Here are several dozen of the depressingly high number of bits of British infrastructure named after the royal family

“What d’you reckon? Shall we name it after us?” Image: Getty.

Tomorrow is the royal wedding – so some wag at Great Western Railway has done this to Windsor & Eton Central station:

Which inspired reactions such as this:

I’m with Matt. I’m sure Harry and Meghan are perfectly lovely people, and I wish them every happiness, but the assumption that this entire country is going to start frantically tugging its forelock every time a member of the royal family so much as blinks gets right on my wick.

More than that, there’s a widespread national assumption that naming large bits of the public realm after specific members of a hereditary ruling dynasty is in some way a neutral act. Here is a partial list, garnered from roughly seven minutes on the internet.

  • The Victoria line (known before completion as the Viking line)
  • The Jubilee line (known before completion as the Fleet line)
  • The Elizabeth line (known before completion as Crossrail)

(London, you will note, has not been able to build a new underground railway line without naming it after the royals in nearly a century.)

  • London Victoria station
  • The Queen Elizabeth Bridge, which carries the A332 Windsor by-pass across the Thames in Berkshire
  • The Queen Elizabeth II Bridge, which carries the London orbital motorway across the Thames Estuary between London and Essex
  • The Queen Alexandra Bridge, across the River Wear in Sunderland (this one’s named after the wife of King Edward VII)
  • Princess of Wales Bridge, Stockton-on-Tees
  • King George VI Bridge, Aberdeen
  • King George V Bridge, Lincolnshire
  • King George V dock
  • King George V DLR station, which is named after it
  • The Royal Victoria Dock
  • Royal Victoria DLR station, which is named after it
  • The Royal Albert Dock
  • Royal Albert DLR station, which, oh, you guessed
  • Prince Regent DLR station – that one’s named after Prince Regent Lane, which connects to
  • Victoria Dock Road
  • Victoria Park, London
  • Victoria Park, Aberdeen
  • Victoria Park, Belfast
  • Victoria Park, Bournemouth
  • Victoria Park, Cardiff
  • Victoria Park, Hartlepool
  • At least 15 other Victoria Parks in Britain (I got tired of copying them all out)
  • Just to mix it up a bit, there’s a Royal Victoria Park, in Bath
  • King George Hospital, Ilford
  • Princess Alexandra Hospital, Harlow
  • Princess of Wales Hospital, Ely
  • Princess Royal University Hospital, Farnborough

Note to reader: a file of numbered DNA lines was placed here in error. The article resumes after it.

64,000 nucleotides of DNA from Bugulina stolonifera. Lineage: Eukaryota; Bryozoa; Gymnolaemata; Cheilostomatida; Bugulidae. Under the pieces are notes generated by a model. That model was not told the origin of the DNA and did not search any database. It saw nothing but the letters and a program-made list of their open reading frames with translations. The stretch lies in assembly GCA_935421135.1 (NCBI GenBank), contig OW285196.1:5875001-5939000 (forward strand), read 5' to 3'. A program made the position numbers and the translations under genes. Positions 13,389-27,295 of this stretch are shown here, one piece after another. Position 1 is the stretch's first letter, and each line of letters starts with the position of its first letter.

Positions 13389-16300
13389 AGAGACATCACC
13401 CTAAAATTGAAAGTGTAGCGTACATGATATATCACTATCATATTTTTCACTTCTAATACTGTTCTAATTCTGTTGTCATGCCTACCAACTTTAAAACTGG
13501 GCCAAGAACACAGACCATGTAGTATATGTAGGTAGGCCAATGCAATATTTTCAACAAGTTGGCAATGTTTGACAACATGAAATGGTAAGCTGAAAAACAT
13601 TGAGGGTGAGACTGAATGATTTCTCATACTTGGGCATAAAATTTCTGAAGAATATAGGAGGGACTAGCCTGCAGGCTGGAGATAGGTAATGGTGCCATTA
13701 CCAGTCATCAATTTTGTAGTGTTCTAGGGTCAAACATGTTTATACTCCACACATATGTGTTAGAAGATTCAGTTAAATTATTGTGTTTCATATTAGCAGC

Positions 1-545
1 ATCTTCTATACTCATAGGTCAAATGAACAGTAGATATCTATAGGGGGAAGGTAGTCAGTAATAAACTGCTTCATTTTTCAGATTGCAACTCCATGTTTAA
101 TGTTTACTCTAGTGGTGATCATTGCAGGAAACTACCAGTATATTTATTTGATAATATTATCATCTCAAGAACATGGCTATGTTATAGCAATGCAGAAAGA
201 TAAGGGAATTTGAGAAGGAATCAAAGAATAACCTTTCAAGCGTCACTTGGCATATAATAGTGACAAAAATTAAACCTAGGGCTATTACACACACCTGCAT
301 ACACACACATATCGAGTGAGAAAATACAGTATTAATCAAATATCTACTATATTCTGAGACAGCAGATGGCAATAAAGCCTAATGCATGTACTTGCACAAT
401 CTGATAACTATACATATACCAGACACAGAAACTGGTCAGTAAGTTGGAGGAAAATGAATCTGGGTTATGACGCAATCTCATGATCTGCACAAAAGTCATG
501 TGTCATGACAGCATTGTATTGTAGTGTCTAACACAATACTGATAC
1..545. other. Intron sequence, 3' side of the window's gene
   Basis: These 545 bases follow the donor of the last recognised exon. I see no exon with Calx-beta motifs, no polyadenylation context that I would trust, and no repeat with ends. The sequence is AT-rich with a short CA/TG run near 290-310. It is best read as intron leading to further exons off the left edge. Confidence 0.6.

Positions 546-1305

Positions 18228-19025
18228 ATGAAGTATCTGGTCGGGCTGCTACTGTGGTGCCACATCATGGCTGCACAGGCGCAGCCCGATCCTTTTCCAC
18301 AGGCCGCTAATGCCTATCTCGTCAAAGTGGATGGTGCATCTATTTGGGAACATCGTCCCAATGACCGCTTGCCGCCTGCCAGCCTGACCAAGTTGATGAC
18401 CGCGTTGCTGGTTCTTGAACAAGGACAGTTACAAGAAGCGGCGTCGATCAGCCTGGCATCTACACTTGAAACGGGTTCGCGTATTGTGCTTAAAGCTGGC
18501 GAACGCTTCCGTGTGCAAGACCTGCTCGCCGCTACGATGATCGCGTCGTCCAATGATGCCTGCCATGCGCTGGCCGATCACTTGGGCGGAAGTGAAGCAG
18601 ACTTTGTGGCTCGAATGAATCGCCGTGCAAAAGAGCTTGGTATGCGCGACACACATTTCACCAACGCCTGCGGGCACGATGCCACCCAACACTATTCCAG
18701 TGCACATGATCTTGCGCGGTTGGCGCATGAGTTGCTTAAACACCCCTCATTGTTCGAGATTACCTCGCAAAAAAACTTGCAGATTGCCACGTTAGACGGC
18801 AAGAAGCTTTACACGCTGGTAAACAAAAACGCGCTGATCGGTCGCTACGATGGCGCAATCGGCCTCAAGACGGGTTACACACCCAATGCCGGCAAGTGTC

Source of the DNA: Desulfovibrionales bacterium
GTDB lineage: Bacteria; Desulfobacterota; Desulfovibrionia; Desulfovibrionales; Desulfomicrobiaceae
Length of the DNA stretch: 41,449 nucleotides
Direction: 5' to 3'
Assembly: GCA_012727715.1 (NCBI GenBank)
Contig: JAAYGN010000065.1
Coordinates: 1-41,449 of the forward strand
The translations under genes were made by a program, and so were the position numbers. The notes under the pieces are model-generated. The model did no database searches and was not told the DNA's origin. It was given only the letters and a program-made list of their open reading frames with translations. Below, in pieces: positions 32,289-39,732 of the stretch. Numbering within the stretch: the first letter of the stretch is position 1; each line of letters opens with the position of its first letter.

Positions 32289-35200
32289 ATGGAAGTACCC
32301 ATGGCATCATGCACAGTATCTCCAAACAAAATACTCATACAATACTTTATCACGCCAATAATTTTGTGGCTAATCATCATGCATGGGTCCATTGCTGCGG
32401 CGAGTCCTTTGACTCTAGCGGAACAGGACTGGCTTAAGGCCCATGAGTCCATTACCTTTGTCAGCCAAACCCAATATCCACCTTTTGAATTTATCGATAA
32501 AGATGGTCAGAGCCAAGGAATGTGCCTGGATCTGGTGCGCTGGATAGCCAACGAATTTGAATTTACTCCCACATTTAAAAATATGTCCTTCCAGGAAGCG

• Queen Elizabeth Hospital, King’s Lynn
  • Queen Elizabeth II Hospital, Welwyn Garden City
  • Queen’s Hospital, Romford
  • Another Queen Elizabeth Hospital, Woolwich. That one’s quite near
  • Queen Mary’s Hospital, Sidcup

I’m bored now so I’m going to stop. I don’t know how many schools there are named after dead members of the royal family, but I’m going to go out on a limb and guess “quite a lot”. There are probably a few named after non-dead members of the royal family, too, but I’m guessing.

I assume the reason for all this is that the royal family are seen as neutral national symbols. Only a tiny share of Britons consider themselves republicans, and the career of Donald Trump is a reminder that elected heads of state are not always all they’re cracked up to be. For all its obvious theoretical flaws, in practice constitutional monarchy seems to work, so there really seems little reason to change it.

But the royal family are not neutral: they represent a particular political and social model, a class system based on hereditary privilege.

And even if they were neutral… My god, Britain – do we really have to be quite so crawling about all this? It’s making us look ridiculous.

Jonn Elledge is the editor of CityMetric. He is on Twitter as @jonnelledge and on Facebook as JonnElledgeWrites

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Could twin towns bring Britain back together?

An unlikely pair. Image: Wikimedia Commons.

Twin towns: an irrelevant novelty to most of us, a peculiar name on a village’s welcome sign. But could linking one British town to another – a domestic reinterpretation of this long-standing European practice – help bring Britain back together in a time of national crisis?

Born in the aftermath of World War II, town twinning aimed to foster cooperation and solidarity across Europe. Communities entered formal alliances, nurturing friendships and shared histories. Coventry forged links with Dresden and Volgograd, then Stalingrad, marking the devastation faced by their citizens during the war.